The Efficiency of Worker Cooperatives is Just Fine, Thank You

By Jonathan Jenner

Indian Coffee House (1)

Worker-owners at the fast food chain and worker-cooperative, Indian Coffee House, in Trivandrum, India

Spend enough time discussing worker cooperatives around town, and you’ll encounter a frustratingly persistent idea: worker cooperatives are inefficient.   It’s quite untrue, though, and for this reason you will not find an explicit statement of this idea as anyone’s talking point in the ever growing public discussion about worker cooperatives.  Outside of public discussion, though, the idea finds refuge in two arenas: as a general, relatively unspoken attitude among people and as a derivation behind (some of) those high walls of economic theory.  It’s time to put the idea to bed.  So, here’s a quick look at where the idea comes from, and what empirical evidence has to say.

The notion that worker cooperatives are inefficient is usually trotted out to explain why there are so few worker owned and operated firms in capitalist economies.  In a competitive environment, the theory goes, firms that cannot produce efficiently will die out.  Because worker cooperatives are relatively rare, then, it must be because of their inefficiency relative to capitalist firms (the theory generally skips over the notion that there could be other reasons for the relative absence of worker cooperatives).  And so, certain strands of economic theory set about to locate the inefficiency of the cooperative form. Henry Hansmann thinks the inefficiency of firms comes from the governance of worker owned firms, where ‘one worker, one vote’ leads to inefficient decision making.  N Scott Arnold thinks that worker owned firms are inefficient because workers will free ride on each other when they are engaged in group production. These theories have corollary appearances in popular opinion: that democratic decision making is cumbersome, and that shirkers, well, shirk.

As far as worker cooperatives are concerned, though, these theories and attitudes hold little water. While the discipline of economics has been good at theorizing why worker cooperative should be inefficient, it has been quite poor at finding evidence that worker cooperatives are inefficient.  Rather, the opposite is true.  I’ll let the researchers speak for themselves:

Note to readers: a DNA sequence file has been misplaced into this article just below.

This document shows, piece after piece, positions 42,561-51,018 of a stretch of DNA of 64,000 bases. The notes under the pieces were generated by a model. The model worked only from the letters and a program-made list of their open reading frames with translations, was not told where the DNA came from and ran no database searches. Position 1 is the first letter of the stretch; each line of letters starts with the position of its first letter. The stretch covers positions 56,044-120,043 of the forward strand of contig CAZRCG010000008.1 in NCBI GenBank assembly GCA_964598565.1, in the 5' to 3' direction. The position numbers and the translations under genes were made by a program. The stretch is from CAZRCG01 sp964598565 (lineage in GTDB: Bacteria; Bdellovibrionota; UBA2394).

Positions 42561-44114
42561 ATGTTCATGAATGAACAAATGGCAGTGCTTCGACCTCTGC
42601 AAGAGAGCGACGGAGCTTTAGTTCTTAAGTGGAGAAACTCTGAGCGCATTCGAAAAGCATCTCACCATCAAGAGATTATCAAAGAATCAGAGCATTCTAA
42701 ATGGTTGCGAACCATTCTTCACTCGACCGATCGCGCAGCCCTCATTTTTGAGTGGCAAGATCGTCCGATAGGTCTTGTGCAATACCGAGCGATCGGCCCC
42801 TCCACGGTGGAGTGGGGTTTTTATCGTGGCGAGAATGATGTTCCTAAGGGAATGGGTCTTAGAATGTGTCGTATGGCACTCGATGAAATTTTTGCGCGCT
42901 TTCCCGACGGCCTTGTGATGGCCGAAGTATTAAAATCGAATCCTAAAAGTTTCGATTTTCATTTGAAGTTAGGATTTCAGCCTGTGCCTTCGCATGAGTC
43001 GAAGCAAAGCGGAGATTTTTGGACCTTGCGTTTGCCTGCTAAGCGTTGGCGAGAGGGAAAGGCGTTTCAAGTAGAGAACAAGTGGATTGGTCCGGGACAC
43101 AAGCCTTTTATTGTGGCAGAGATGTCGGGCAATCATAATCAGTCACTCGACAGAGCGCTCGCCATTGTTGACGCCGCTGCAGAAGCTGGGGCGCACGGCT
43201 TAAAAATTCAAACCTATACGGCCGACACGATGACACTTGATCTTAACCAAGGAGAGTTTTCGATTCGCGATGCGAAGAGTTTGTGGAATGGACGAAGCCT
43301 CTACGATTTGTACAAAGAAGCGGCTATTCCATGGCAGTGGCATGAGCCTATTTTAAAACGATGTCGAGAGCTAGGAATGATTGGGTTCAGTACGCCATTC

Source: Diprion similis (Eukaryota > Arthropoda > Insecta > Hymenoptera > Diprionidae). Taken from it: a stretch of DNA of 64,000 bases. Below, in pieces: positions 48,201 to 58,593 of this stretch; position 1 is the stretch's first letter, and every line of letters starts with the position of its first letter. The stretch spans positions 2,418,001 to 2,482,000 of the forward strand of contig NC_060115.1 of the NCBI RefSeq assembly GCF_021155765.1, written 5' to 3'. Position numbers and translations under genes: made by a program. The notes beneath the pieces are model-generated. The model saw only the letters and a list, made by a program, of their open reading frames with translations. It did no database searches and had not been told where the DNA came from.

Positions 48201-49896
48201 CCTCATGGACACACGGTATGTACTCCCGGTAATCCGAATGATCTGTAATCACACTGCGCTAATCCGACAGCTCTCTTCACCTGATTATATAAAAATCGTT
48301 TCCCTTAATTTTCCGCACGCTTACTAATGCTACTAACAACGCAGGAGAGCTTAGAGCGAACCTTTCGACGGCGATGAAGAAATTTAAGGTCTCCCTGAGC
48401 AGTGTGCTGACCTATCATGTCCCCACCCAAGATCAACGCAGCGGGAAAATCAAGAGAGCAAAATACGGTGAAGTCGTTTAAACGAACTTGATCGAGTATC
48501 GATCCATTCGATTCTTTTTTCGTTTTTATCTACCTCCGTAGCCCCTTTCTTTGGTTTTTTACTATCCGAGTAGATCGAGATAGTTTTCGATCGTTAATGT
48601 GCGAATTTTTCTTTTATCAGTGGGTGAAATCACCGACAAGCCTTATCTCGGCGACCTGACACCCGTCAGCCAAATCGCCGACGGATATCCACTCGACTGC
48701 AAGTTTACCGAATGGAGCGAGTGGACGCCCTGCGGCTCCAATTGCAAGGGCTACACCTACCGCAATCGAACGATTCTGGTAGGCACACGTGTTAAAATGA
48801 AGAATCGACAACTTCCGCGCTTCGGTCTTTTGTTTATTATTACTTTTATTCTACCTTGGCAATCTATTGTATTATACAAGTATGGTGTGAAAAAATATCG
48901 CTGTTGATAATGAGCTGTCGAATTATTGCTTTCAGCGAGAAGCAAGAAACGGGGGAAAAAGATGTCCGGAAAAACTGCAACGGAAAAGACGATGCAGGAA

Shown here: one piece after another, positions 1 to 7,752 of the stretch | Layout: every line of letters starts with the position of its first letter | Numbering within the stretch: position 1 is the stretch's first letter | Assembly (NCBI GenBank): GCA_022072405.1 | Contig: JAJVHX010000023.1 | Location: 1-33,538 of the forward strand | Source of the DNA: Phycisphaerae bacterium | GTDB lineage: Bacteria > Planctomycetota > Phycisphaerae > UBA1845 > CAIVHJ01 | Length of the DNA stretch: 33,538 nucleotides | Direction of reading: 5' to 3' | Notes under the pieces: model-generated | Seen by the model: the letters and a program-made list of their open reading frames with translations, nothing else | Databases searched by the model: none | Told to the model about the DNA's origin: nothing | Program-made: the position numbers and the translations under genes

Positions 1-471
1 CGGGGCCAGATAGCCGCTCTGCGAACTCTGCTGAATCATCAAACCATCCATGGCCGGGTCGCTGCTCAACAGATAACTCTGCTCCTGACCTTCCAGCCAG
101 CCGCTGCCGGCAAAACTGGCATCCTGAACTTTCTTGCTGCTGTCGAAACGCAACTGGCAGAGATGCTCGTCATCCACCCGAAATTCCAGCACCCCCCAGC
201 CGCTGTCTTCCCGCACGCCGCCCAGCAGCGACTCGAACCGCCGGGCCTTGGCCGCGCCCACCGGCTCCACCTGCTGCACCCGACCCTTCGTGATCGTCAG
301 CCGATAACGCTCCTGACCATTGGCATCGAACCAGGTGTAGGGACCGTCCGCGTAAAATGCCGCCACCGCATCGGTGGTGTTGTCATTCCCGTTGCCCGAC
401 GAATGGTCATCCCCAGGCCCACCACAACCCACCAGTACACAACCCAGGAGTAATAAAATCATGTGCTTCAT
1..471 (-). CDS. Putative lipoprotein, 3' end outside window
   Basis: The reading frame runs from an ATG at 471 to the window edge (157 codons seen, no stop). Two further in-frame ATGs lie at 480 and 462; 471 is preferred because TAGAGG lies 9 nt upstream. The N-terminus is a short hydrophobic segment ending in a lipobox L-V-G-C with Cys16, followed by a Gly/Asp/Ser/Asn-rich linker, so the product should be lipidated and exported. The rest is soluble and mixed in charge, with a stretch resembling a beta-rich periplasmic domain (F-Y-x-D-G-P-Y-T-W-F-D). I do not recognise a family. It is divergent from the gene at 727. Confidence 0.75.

• Ben Craig and John Pencavel surveyed many worker cooperatives and capitalist (unionized and not) in the plywood industry of the Pacific Northwest, over a 60 year time period.  The found that “worker participation has neither major efficiency gains nor losses” [‘Participation and Productivity’, 158]
  • Employee involvement programs “do not harm productivity on average, and, more than likely, raise it.” [Richard Freeman and Joel Rogers; What Workers Want (p. 116)]
  • Justin Schwartz, after surveying a wide range of various empirical studies and other approaches (here, here, & here,) finds that “participatory firms with employee ownership are more productive,” [‘Where Did Mill Go Wrong?’ 230]
  • “Evidence strongly suggests that worker self-managed firms are at least as internally efficient as capitalist firms.  Indeed, all else equal, worker self-managed firms tend to be more efficient than their capitalist counterparts.” [David Schweickart; After Capitalism (p. 63)]

Of course, for those who are interested in building a broader base of worker cooperatives, we need to understand why there are still relatively few worker cooperatives relative to capitalist firms (they are out there, though!), and there’s a bevy of different initiatives to disseminate ideas about worker cooperatives, train worker-owners, and provide credit specifically to worker cooperatives.  But we really can, and should, once and for all, dispense with the idea that worker cooperatives are inefficient.